The position of each axis is measured by an optical disc encoder which is attached to a shaft carrying the worm gear, drive motor and flywheel. The flywheels stop lockup in the gears. The encoder gives out a train of pulses which are counted (up or down) by a Hytec CAMAC module. There is one module for each axis.
Every tenth of a second, a strobe pulse comes from the time service and goes into the Hytec modules. This strobe causes a fresh copy of where the telescope is positioned to be copied into a register which in turn is readable by the computer.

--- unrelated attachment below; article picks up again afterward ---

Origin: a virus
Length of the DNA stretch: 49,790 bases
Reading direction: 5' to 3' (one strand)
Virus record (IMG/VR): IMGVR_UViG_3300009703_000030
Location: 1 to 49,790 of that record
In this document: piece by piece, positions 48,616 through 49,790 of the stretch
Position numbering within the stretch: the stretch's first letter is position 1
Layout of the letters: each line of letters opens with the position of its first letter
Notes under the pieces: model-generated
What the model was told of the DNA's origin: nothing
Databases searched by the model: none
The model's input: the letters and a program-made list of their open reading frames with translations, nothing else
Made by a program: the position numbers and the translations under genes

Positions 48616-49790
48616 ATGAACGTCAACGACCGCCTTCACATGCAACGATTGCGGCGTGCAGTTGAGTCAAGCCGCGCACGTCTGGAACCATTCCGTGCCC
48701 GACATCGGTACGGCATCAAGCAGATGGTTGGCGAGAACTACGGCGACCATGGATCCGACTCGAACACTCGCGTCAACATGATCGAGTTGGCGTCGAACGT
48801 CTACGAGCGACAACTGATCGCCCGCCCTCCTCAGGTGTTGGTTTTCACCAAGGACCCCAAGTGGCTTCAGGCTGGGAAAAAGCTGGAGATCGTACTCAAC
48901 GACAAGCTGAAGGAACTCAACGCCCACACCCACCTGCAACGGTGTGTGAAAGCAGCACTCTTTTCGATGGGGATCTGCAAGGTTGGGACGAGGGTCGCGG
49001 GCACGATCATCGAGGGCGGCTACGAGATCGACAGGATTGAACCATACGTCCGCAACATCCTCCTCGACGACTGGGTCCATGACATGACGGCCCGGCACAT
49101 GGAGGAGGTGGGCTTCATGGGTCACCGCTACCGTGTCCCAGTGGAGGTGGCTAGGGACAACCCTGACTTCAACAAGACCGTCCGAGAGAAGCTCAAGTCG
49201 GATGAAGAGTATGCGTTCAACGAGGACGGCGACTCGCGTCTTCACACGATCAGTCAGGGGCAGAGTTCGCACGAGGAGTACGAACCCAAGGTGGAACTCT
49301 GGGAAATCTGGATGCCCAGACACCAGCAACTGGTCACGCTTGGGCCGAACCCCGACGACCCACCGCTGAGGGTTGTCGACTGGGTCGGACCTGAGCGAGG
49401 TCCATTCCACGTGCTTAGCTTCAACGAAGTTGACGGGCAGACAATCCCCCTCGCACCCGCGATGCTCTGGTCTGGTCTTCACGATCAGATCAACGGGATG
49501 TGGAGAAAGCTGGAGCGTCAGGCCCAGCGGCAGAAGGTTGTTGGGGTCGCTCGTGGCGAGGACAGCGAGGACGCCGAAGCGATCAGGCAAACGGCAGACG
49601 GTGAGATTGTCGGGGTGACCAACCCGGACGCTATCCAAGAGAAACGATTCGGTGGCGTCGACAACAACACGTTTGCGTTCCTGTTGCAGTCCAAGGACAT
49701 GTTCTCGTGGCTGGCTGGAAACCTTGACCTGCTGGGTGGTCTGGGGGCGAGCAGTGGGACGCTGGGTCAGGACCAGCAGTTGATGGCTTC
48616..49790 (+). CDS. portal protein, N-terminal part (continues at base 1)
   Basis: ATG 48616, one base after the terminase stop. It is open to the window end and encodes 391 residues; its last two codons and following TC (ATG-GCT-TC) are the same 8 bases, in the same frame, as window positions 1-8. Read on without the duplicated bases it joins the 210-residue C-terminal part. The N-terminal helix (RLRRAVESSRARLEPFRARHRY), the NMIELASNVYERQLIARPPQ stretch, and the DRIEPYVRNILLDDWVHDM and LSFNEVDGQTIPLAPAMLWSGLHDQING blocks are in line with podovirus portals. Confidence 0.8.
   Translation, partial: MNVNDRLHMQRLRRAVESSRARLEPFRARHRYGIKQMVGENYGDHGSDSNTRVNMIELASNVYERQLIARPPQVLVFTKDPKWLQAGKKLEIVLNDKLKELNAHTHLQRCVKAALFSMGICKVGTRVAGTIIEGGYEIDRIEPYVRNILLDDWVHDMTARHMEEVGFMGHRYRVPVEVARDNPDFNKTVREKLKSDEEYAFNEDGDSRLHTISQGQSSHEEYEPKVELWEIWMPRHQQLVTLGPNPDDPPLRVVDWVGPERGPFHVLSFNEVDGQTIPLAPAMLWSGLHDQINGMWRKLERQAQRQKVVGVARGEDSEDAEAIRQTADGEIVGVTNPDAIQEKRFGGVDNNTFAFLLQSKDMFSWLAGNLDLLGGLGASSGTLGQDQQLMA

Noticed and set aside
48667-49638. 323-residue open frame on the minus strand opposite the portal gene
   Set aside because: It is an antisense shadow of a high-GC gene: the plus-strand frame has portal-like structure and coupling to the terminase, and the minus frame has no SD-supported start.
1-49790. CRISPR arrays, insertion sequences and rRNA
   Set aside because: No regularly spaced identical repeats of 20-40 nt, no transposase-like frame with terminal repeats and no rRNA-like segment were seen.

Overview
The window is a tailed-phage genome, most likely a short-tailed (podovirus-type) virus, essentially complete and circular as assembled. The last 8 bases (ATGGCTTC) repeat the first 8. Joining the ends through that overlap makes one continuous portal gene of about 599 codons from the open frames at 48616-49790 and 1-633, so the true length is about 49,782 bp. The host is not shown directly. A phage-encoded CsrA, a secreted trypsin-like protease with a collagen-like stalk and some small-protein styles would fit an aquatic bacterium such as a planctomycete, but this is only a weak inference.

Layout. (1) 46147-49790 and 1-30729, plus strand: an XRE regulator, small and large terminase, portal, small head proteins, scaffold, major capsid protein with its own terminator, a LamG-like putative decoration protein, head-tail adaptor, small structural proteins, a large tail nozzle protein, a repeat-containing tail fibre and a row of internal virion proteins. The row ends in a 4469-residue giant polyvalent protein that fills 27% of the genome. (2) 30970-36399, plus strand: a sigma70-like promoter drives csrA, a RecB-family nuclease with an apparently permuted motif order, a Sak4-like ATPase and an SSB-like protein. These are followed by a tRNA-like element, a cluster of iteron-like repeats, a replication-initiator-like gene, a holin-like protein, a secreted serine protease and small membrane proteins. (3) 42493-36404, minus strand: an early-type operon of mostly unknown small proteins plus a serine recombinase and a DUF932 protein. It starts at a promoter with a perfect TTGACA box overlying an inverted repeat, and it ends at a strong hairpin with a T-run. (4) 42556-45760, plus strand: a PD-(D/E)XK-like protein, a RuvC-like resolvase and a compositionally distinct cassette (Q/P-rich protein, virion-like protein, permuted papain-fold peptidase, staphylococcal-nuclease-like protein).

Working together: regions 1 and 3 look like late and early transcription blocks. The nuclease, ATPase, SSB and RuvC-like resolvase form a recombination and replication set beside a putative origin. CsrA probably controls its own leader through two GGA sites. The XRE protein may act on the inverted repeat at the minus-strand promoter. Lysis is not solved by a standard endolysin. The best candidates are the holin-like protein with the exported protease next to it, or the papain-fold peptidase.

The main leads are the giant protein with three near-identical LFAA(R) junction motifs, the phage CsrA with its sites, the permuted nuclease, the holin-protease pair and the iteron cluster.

This same strobe pulse goes into the computer which is interrupted from what it is doing and goes to look at the encoder position. The encoder position is compared with where the computer calculates that the telescope ought to be and it then applies a correction, as necessary, to the demanded drive voltages on the servo amplifiers. This procedure involves a CAMAC module which does a digital to analogue conversion. (DAC module). The voltage from the DAC is applied to the preamplifiers which in turn drive the main "Inland" power amplifiers.
There are circles on the telescope to help you get within a fraction of a degree if necessary while in engineering mode.